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Calc III freshman year

  1. Mar 17, 2010 #1
    hey guys, i need some advice as to which math class to enroll in.
    i just got accepted to college and will be starting first semester of freshman year in september.
    i will be a math major, and i am really comfortable with math. So right now, i am in ap calc BC and i am confident that i can get a 5 on the AP test, which means i will be able to skip calc I and II. Being new to college, i'm not sure if starting with calc III right away is a good idea, since its a higher level math class and i don't want to fail, so i'm thinking if i should take calc II. But then again, i don't want to waste time learning things i already know.

    is calc III easy enough to take first semester freshman year? any advice/comments will be appreciated.
  2. jcsd
  3. Mar 17, 2010 #2
    How are your grades right now? Are you confident that you can put in the time necessary to make up the gaps? You may have to find help from your professor / TAs in order to learn what you need to learn. Are you confident that you'll be able to do that?

    Also, what are your goals with your degree? GPA is always important of course, but it's more important for getting a PhD than for most other things, for example. Are you willing to risk your GPA to be able to take an extra upper level course or two during school?

    I took BC calc and went straight to calc 3 in college. I think my background was fine, I just wasn't ready for college level courses when I started, and I was also starting in sophomore physics at the same time. I didn't get the grades freshman year that I should have and that I ended up getting my other years. I'm glad I went straight to calc 3 though, because it allowed me to double major and minor in 8 semesters. The double major has proven more helpful than a higher GPA would have been. It all depends on what you want to do though, and I had freshman friends in class with me who did get As.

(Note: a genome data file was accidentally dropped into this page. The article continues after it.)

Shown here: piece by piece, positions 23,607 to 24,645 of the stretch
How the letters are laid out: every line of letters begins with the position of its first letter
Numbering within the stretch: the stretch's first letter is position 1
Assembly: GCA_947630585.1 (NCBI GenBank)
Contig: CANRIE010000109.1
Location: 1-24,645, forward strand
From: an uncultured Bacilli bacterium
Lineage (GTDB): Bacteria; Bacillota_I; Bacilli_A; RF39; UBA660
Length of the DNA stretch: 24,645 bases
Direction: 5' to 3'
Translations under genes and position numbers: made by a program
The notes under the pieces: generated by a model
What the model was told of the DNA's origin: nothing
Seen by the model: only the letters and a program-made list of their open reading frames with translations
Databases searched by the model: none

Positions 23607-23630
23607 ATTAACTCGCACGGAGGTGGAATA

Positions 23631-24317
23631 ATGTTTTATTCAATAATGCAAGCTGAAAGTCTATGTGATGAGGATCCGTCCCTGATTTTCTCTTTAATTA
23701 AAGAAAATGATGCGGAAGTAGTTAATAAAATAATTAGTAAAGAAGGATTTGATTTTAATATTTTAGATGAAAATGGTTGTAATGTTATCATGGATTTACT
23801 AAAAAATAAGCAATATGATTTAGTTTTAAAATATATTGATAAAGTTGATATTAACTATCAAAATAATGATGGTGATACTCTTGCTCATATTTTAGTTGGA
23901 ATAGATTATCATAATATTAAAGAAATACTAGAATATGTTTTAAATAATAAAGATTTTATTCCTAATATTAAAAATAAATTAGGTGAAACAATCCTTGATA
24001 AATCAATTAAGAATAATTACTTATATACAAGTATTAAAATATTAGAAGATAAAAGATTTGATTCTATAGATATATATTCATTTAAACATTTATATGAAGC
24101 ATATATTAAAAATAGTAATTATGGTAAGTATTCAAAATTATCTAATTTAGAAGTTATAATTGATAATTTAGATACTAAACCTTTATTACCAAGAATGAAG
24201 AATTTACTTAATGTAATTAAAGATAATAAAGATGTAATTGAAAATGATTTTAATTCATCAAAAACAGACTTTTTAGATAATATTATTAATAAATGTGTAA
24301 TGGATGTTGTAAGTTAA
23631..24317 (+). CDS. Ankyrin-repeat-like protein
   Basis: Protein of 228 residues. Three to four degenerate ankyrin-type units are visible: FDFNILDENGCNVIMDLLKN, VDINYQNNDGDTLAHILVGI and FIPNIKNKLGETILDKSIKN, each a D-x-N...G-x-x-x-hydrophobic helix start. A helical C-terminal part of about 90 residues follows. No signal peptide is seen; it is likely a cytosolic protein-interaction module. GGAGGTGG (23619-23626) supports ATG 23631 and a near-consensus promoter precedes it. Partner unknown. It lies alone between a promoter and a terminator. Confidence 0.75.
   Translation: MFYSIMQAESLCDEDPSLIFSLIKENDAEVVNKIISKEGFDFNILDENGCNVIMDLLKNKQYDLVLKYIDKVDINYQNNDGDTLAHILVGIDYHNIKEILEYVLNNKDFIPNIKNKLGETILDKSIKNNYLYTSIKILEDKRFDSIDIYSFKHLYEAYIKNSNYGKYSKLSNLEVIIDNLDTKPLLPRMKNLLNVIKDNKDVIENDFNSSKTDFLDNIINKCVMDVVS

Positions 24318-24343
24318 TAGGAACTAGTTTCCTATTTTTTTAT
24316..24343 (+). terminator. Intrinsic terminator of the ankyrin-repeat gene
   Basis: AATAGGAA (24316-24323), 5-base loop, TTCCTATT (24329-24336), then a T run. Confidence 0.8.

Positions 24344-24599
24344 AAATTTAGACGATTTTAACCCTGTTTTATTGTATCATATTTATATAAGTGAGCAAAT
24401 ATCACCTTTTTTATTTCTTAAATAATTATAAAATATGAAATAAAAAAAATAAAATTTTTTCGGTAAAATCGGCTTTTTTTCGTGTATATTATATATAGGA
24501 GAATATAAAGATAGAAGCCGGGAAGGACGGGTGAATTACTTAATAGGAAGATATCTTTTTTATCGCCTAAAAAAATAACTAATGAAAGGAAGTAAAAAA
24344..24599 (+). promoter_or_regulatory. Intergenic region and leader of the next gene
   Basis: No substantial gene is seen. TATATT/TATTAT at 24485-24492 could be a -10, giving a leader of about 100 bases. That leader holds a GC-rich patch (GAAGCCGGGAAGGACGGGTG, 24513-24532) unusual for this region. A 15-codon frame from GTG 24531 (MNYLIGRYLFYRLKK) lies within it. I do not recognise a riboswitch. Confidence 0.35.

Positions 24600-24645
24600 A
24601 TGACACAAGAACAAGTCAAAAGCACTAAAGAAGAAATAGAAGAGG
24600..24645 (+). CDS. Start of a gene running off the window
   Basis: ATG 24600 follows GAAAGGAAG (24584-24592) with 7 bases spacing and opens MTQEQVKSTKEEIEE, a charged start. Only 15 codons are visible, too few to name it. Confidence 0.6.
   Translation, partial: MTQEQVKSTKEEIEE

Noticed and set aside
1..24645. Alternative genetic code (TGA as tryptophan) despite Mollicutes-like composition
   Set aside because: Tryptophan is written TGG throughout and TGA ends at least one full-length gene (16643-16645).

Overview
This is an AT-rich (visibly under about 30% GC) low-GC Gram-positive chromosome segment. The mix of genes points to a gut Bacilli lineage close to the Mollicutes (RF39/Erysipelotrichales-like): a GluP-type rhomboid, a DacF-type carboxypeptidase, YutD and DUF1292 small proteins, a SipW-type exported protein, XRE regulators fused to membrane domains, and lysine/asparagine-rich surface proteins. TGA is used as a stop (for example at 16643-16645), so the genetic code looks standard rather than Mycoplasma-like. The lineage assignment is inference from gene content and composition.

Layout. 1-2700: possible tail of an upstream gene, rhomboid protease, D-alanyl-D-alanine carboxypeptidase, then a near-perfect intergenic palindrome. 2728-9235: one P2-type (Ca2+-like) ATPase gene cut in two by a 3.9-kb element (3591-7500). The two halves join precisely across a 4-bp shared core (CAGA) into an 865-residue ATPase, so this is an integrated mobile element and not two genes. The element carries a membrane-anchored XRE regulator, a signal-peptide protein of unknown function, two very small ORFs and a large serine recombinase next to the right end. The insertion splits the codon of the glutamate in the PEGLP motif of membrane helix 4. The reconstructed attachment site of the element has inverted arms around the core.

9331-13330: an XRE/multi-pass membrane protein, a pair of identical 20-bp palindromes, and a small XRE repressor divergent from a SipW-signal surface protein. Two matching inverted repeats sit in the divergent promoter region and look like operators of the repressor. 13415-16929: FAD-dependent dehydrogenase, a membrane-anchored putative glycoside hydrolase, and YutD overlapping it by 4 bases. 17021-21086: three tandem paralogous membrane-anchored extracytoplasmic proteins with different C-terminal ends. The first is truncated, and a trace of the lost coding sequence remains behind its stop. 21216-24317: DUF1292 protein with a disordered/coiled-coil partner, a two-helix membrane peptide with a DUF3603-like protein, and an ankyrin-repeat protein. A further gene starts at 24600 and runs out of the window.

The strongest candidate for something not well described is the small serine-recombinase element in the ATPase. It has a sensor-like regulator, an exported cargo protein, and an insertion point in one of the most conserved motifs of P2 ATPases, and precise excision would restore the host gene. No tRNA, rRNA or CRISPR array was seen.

4. Mar 17, 2010 #3
    Oh, and it varies by school of course, but from my experience calc 2 is considered the hardest. Calc 3 at my school was an extension of the easier parts of calc 1 and 2 to multiple dimensions, which I didn't have a problem with. I was lacking on calc 2 knowledge when it came to my physics courses though... the AP calc 2 content didn't cover everything we used in physics. I scored a 5 on the BC exam.
  5. Mar 17, 2010 #4
    Calc 3 is not "upper level math." It's another easy peasy computation class. as to what kote says, that really depends. if you're a visual thinker and good at geometry etc., then calc 3 will be easier than calc 2. but if you struggle with visualizing things and are better at algebra, then calc 2 is a walk in the park next to calc 3.
  6. Mar 17, 2010 #5
    This statement is realtive
  7. Mar 17, 2010 #6
    I would recommend taking Calc 2. It might be easy for you depending on your background, but college is a bit of a transition so it can't hurt to play it safe. Also, there is a lot of background material that students struggle with and forget in Calc 2, especially near the end of the course. Getting a solid foundation is more important than progressing through your courses more quickly. If you really feel like overachieving, you can ask your professor if there are any advanced problems that connect to the material but let you take it a step further.
  8. Mar 17, 2010 #7
    Depends...If your a math major and Calc II is a rigorous, proof-based course, then go ahead and take it. If the Calc II course is a weeder "math for engineers" course, then it should be just like high school calculus except that the exam questions are harder. Calc III, IMO, is much easier than Calc I or II, since you will be learning calculus a second time around, except with more variables.
  9. Mar 18, 2010 #8
    I'll chime in on the "just take Calc III side," but bubbles is right that if you're a math major and you can take a more rigorous Calc I/II sequence, you might want to do that. I don't buy into the "ease into college with courses you've already taken" idea -- total waste of money, and if your grades sag a bit in the first semester it's no big deal. You can pick up any bits of material you might have missed when you actually need it, rather than wasting your time on a bunch of stuff you already know.
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